The whole damned country was in an uproar with civil unrest by 1970; what with assassinations, race riots and anti-war/anti-draft protests; not to mention the Women’s Libbers on the move.
The Army at Ft. Riley was in a general state of chaos as well. By day we had Riot Control training with fixed bayonets and placed on Red Alert for Kansas City. By night secret recruitment meetings were held by members of the ASU; fans of Angela Davis, Bobby Seals, and George Jackson. They left leaflets on our bunks that were declared TOP SECRET and collected by the Army brass. The Reenlistment Office was fire-bombed.
The place was awash with drugs and alchohol. On a stretch of quiet road that led off base toward Junction City, I’d stopped to take a leak and, stepping through the bushes, found myself in a veritable forest of marijuana, seventeen feet high. All manner of drugs flowed freely from around the world -licit, illicit and government sponsored. It wasn’t just to get high or make money, but to quiet the social uproar as well. The government feared revolution. A national crisis was afoot.
At one point I found myself in a dimly lit nightclub on OFF LIMITS 9th Street, rapping with some ASU brothers. In those days rapping just meant conversation (bordering on a bitch session). The club was so dimly lit all I could see was their teeth as they talked. I must have been glowing in the dark as I was the only white guy in the whole place. Of course they were trying to recruit me for the ASU but my ETS was coming shortly and I was looking forward to getting home.
The Army, on the other hand, tried to trick me into reenlisting, a thing I vigorously declined. If those dummies had presented the offer in a man-to-man and upright manner I would have seriously considered it. As it was, it was the end of my would-be Naval Career as well.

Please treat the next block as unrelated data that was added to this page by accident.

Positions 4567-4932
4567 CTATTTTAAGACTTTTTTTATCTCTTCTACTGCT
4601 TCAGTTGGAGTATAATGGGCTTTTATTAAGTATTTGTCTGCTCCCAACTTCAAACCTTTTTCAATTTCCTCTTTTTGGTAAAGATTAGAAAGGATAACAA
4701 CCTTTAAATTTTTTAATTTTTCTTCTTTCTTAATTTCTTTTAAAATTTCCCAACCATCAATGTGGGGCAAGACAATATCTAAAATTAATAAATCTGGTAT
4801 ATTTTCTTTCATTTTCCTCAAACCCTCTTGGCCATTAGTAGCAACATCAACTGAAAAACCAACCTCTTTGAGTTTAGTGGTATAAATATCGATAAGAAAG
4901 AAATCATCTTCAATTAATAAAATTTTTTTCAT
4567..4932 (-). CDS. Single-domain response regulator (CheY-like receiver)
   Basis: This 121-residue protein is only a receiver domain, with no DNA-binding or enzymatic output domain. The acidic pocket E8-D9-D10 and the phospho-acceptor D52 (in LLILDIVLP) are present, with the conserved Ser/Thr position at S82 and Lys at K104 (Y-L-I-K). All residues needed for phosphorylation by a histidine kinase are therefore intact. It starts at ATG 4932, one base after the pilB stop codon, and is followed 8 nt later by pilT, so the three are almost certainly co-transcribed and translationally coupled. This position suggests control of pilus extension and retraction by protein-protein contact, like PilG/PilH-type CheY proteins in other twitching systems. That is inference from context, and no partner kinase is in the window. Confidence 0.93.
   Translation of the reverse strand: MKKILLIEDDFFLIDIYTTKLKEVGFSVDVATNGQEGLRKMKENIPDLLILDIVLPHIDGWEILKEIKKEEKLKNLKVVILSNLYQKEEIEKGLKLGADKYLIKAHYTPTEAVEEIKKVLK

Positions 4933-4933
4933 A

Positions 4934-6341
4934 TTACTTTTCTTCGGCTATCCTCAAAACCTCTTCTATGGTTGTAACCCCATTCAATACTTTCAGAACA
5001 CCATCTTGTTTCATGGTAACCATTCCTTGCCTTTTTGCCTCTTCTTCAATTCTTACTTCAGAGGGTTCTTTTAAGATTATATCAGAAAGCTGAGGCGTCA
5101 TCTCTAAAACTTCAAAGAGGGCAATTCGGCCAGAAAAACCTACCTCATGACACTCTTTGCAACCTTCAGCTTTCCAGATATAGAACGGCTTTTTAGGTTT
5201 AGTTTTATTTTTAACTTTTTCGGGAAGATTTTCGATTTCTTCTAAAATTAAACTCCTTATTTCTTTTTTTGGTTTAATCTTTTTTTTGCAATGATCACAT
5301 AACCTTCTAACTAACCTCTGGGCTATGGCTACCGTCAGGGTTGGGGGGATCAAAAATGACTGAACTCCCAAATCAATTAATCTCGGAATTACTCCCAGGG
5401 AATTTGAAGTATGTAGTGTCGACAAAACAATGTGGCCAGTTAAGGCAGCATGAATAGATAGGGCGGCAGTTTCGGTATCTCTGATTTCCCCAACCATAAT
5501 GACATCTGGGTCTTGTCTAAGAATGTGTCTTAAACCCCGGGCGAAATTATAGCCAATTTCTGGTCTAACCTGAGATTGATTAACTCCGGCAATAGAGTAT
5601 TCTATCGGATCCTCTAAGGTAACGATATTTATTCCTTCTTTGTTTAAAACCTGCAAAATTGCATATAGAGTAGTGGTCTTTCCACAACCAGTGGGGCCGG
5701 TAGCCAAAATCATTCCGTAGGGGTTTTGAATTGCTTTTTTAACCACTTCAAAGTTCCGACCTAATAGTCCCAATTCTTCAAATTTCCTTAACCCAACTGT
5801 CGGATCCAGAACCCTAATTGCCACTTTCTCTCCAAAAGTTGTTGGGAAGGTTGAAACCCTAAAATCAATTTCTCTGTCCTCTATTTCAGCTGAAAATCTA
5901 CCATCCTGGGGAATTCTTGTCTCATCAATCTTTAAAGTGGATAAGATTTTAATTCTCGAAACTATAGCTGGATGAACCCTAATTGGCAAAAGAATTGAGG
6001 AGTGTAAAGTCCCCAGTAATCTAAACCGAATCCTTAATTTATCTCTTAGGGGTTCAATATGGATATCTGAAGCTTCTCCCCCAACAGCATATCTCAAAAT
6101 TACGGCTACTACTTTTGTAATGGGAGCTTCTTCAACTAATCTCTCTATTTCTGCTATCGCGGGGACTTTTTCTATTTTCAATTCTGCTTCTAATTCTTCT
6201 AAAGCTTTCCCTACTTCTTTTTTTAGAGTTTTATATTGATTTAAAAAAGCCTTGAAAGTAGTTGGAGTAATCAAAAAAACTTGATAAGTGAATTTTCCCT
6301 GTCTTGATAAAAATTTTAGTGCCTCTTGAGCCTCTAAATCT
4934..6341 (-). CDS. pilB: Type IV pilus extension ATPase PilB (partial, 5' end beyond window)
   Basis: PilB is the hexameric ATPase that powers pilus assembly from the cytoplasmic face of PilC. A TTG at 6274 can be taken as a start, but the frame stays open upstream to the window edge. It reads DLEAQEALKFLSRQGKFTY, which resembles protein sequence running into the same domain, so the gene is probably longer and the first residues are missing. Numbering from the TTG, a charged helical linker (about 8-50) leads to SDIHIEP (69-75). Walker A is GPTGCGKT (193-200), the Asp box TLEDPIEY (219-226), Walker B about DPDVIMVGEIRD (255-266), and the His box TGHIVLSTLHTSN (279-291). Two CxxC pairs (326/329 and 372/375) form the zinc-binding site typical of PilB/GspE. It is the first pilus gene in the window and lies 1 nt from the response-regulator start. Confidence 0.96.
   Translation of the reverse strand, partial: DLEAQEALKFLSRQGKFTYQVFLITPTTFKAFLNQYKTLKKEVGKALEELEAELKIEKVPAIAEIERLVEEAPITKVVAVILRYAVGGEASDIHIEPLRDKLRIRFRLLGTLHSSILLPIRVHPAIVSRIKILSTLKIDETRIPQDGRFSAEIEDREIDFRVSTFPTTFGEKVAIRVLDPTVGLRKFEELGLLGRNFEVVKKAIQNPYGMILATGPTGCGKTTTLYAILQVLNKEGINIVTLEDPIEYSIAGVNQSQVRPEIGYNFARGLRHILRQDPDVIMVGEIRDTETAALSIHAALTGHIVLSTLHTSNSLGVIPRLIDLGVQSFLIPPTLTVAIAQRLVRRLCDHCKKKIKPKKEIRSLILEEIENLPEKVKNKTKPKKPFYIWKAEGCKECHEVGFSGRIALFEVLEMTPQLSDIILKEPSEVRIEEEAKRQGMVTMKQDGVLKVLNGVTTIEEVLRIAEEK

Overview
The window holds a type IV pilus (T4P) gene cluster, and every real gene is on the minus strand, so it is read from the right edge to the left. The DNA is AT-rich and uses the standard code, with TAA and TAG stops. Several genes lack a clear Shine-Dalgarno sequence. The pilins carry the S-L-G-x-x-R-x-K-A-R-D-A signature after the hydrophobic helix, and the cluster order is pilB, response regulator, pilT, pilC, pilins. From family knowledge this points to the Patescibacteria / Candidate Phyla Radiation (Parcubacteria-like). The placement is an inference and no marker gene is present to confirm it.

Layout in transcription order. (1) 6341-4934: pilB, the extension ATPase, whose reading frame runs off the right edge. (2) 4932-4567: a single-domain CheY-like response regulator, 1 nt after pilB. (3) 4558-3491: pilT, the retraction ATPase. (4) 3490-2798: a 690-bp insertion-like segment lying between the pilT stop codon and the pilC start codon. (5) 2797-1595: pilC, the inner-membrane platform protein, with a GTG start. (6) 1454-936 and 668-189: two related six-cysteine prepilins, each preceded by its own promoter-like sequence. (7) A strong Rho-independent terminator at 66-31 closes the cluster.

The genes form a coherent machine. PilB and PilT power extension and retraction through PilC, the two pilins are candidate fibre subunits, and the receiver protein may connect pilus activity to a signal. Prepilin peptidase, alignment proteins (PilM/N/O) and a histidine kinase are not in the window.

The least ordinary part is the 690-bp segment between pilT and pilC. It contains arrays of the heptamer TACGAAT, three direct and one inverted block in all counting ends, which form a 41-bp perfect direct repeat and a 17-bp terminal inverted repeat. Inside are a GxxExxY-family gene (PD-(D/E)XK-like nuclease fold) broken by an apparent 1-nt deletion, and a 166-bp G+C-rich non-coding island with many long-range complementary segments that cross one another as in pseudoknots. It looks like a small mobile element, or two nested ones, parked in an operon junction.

It didn’t help matters for them to show “The Liberation of L.B. Jones” at a post theatre. A movie about Southern Style racism, political corruption, and interracial sex. Of course there was a kerfuffle outside the theatre and fists flew when the movie let out.
At one point and days later, some black soldiers attacked a white one. I didn’t know any of them and was unaware a beat down had even taken place. In the aftermath the white guy accused me of not being there to help him like I was ‘supposed’ to.
On my way to the Day Room one sultry night, a large group of negro soldiers were sitting in the dark, just across the road, getting drunk and loud. An empty beer bottle whistled past my ear. I looked over but thought it prudent to not make an issue of it.
The terminology evolved within the space of my own lifetime. From Negro to Black (Black Power / Black is Beautiful) to African American, a title which, linguistically, logically, and scientifically anyone can claim.
But, a man of a darker persuasion; wearing the same Army fatigues as I was; a man I didn’t know or was even a member of my own company; approached me forthrightly and stood, as it were, nose-to-nose, within inches of my face, and stated:
“I hate your blue eyes.”
I stood there in silence, gazing back into his brown eyes, searching and wondering if anyone was home. His statement was so outré, such an ‘out of the blue’ non sequitur I had neither retort, nor repartee. As the ensuing seconds passed I remained silent and altogether unresponsive. I believe my silence and the passage of time allowed him to realize what an ignorant statement he’d just made. He just walked away.
To this very day, I cannot come up with an appropriate l’esprit de l’escalier response. This incident did, however, make me realize that there are people, many, many, people in this world, who simply hate me on sight.